A New Perspective on Corporate Wellness
Small business owners and HR directors will be spending October and November this year huddled with their benefits consultants determining what their company’s health care plan will look like for 2018. For many of these organizations, they will look to improve upon their corporate wellness programs, or perhaps implement one for the first time. The first questions out of their mouths will generally gravitate to “How will this bend the cost curve down?” or “What is the expected return on investment to the company?”
I once met with a well-regarded health care policy expert in town who let me in on a little secret. He said, “These questions are like asking what the square root of yellow is. There is no way to accurately answer these questions. How do you measure the savings on monies that you never spent? Healthcare is complicated because everyone’s health is unique and their own.”
Utilization is the other metric (often viewed as part-and-parcel of a program’s ROI) that gets too much attention paid to it. Business owners often ask themselves, “How many of my employees are using the program?” This most often leads to disappointment, as so much time and money has been invested into designing programming that, at the end of the day, didn’t inspire participation or meaningful change.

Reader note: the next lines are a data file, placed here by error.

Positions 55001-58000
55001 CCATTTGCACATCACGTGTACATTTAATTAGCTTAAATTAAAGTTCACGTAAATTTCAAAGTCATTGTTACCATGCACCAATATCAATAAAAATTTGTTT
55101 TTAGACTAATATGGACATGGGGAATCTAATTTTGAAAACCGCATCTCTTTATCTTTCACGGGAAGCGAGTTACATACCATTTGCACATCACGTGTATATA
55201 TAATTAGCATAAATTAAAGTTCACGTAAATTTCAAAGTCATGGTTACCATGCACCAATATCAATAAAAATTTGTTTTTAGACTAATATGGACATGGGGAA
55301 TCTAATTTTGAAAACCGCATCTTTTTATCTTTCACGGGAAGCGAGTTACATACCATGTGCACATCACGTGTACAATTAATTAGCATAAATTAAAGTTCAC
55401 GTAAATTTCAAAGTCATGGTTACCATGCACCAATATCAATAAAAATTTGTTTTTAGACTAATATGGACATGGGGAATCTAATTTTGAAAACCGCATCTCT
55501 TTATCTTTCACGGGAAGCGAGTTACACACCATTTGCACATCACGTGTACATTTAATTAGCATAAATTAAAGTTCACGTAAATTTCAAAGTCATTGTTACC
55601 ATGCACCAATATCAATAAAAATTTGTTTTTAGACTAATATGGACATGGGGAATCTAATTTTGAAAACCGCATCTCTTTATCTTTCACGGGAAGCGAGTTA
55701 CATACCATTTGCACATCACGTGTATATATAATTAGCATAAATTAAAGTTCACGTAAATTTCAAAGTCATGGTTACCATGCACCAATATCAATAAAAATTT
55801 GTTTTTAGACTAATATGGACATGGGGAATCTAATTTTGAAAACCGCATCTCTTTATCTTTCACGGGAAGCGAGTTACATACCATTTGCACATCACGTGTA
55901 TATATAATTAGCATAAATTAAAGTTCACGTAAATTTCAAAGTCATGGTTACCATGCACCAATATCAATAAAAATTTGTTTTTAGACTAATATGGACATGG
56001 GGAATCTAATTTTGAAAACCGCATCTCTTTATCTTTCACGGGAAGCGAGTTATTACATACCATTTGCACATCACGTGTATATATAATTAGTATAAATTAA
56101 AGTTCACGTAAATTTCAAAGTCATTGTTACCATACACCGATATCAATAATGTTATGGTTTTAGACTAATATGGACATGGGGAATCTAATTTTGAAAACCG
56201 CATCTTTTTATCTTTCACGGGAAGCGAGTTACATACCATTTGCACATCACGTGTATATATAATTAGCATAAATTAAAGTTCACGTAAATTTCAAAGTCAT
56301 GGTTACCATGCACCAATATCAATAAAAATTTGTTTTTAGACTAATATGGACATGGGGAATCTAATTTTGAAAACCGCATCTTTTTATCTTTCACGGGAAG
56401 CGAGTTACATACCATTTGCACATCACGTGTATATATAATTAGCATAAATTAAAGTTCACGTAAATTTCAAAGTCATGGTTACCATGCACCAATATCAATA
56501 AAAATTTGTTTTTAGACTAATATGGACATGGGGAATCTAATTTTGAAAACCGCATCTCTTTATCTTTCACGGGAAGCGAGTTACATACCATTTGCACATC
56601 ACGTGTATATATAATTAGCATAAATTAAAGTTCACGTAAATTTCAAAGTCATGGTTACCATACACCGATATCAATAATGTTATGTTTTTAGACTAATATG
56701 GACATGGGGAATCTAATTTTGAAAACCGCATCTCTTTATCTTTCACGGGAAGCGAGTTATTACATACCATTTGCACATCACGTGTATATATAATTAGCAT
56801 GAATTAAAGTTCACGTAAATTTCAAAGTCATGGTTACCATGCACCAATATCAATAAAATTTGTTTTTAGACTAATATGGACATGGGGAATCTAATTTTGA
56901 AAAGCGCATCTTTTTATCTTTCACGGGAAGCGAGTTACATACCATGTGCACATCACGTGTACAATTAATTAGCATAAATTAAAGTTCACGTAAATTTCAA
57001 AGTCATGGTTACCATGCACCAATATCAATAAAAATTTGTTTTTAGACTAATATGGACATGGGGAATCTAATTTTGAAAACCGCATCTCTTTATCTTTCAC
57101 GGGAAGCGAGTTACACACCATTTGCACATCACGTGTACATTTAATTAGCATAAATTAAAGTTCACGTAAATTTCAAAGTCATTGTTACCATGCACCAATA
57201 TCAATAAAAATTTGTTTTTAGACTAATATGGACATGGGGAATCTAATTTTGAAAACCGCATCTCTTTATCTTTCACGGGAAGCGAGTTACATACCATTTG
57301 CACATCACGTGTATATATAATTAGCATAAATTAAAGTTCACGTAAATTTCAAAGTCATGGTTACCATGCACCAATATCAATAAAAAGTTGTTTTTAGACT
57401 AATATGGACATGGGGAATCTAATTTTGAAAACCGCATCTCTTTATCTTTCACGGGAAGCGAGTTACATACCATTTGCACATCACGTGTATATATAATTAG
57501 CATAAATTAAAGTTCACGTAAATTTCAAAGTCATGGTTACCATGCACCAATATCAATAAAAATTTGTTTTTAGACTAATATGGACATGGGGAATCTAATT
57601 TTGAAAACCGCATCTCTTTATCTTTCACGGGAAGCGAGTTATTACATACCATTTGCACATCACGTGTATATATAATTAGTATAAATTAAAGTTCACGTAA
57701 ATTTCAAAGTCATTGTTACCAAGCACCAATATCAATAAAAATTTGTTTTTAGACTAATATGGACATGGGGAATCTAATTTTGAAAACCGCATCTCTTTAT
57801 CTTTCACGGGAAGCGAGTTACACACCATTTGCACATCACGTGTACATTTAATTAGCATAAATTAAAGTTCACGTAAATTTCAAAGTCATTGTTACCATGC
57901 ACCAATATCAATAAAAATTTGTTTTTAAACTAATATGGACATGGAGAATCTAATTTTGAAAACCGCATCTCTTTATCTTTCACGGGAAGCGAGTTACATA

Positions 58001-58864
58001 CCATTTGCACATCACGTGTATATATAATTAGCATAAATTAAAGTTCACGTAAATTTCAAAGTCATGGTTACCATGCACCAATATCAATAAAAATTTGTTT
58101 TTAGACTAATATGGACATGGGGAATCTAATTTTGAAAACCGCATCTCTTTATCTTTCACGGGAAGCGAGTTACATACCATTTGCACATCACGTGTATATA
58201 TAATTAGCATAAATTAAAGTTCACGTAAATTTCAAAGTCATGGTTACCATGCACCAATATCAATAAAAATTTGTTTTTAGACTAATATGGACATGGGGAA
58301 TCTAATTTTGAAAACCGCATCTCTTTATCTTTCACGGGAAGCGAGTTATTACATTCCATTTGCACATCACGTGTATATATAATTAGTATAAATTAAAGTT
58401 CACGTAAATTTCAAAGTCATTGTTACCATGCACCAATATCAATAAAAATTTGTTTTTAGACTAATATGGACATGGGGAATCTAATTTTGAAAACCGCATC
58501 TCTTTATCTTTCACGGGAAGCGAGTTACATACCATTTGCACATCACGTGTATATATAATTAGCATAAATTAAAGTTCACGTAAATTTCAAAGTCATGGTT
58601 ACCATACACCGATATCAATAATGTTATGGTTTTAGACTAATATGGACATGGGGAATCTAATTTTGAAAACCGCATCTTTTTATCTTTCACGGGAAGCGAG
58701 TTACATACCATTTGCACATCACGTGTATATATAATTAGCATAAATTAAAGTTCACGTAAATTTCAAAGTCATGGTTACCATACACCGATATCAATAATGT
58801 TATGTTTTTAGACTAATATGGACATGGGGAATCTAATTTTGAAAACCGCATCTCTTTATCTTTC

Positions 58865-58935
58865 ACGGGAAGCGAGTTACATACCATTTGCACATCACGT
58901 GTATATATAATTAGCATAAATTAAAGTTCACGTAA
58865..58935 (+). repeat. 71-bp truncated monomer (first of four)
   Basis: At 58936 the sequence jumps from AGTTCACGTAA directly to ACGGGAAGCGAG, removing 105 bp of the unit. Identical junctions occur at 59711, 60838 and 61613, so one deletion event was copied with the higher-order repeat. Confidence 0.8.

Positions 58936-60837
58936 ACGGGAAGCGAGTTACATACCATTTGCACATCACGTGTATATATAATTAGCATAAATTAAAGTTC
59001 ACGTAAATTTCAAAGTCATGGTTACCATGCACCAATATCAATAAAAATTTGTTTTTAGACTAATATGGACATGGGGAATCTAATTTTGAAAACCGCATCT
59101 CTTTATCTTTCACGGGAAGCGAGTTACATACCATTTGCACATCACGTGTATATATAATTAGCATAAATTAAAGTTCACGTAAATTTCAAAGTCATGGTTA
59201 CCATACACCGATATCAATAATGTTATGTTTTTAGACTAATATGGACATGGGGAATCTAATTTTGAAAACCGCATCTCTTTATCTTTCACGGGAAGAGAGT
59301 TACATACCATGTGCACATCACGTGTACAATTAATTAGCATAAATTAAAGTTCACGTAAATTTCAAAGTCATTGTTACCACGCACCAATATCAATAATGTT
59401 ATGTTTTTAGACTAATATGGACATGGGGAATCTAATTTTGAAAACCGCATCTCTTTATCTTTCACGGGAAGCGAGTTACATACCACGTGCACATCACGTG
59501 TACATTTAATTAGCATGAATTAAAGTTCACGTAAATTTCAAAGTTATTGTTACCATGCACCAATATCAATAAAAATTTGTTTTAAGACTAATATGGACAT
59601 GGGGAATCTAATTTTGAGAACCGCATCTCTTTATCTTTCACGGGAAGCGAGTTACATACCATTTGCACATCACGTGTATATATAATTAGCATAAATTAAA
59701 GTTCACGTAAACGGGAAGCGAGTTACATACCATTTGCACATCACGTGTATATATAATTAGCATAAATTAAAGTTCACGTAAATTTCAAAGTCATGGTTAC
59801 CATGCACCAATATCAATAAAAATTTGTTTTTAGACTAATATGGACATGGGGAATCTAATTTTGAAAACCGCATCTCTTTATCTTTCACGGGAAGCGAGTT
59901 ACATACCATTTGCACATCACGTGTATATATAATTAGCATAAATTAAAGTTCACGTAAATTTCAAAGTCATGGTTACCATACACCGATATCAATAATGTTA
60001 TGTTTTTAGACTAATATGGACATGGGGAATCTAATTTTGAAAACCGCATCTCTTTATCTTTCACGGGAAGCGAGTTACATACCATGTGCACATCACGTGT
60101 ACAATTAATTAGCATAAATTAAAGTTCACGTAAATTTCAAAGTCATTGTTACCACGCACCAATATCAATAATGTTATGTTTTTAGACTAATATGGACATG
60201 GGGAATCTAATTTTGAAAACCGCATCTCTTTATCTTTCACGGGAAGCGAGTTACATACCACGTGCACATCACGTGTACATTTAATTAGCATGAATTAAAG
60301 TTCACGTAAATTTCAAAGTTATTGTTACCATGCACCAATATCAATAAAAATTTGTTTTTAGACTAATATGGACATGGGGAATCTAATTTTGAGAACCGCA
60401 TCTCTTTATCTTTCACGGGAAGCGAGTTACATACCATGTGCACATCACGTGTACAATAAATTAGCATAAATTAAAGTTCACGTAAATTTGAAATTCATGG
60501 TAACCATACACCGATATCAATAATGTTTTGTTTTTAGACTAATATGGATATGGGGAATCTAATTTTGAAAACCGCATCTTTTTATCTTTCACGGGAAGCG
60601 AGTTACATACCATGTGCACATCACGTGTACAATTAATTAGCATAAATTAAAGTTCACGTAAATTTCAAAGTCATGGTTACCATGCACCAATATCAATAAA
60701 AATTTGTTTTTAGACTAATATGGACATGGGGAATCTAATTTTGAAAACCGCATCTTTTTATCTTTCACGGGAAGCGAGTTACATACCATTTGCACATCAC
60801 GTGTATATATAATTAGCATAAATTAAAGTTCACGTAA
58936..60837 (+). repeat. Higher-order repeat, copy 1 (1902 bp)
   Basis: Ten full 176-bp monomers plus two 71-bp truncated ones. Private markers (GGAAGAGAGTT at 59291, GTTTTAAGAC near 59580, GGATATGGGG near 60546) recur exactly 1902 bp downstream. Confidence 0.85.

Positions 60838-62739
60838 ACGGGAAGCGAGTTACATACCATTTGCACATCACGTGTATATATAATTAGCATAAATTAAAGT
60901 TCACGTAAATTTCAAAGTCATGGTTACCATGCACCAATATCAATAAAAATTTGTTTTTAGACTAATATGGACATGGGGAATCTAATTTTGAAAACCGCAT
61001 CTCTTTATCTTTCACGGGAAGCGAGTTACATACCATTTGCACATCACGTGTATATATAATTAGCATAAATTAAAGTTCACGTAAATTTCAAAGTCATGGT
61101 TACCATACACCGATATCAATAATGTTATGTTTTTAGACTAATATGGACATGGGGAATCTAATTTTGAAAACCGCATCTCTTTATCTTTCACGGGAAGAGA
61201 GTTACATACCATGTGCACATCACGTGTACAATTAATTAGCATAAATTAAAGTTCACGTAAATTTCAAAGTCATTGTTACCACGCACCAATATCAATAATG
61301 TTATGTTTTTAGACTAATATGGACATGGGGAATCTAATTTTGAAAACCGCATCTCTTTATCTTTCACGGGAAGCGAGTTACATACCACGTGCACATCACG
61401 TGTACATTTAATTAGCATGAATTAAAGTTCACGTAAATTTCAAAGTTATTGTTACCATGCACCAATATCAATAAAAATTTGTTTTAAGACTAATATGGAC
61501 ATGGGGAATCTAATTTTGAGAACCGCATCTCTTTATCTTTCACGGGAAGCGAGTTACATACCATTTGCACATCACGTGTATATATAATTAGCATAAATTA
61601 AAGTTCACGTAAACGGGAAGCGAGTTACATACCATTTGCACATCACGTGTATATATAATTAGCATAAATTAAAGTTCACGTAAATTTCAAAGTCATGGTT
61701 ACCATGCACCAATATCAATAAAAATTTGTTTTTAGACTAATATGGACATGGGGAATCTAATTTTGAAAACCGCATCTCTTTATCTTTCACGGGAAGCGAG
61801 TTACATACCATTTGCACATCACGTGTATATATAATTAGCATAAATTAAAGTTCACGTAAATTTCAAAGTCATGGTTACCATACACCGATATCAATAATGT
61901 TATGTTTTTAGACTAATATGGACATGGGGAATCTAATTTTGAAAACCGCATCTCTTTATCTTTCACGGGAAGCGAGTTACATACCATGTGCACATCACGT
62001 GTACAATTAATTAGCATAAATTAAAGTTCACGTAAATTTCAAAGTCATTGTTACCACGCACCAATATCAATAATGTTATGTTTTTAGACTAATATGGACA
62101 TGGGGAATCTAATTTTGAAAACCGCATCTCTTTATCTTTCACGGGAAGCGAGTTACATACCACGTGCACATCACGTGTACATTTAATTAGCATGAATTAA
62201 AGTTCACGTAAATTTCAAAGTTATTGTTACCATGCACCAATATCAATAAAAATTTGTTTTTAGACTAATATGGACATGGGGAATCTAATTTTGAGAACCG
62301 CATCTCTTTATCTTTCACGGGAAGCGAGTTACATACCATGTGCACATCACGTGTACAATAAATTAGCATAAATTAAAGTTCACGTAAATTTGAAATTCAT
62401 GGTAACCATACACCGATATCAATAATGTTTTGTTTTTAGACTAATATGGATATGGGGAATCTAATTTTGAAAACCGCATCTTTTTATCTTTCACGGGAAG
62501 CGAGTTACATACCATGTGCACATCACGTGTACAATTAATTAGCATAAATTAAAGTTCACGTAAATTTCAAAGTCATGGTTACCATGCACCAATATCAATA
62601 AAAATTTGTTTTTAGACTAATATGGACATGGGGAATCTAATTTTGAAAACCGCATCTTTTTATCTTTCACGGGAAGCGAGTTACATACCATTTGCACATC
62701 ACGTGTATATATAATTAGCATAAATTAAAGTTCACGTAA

These observations inspired us at FitMe Wellness to make a break from the standard corporate wellness programs that focus on boiling whole populations down to numbers and figures. We decided that we would focus on facilitating meaningful personal experiences instead.
One of our favorite stories is about an employee of one of our blue-collar corporate clients. This employee is a critical CNC operator who was constantly underproductive due to chronic back issues. When he was missing work with his bad back, the widget only he made just couldn’t get made, creating a bottleneck that brought production to a screeching halt. FitMe’s experts went into the plant, redesigned his workstation to change how he was lifting and reaching for materials, and got him working with one of our personal trainers twice a week. Mind you, this is someone who never had stepped foot inside a gym and had never had any desire to, but he showed up like clockwork and invested his time, as his company was making the investment in him and his co-workers with our program. In the past two years, he hasn’t missed a single day at work due to his back and the productivity at his workstation has skyrocketed.
I would argue that the employee in the previous example had not only improved his life and the productivity of the employer, but that it inspired additional employees to utilize the wellness program. This is what the employer decided to focus on, instead of getting caught up in overanalyzing the utilization numbers of the rest of their employees and trying to make the leap to calculate potential saved money. The simple fact that their employee was healthier, happier, and more productive was the only metric that mattered. And really, isn’t that the metric that actually matters to each of us?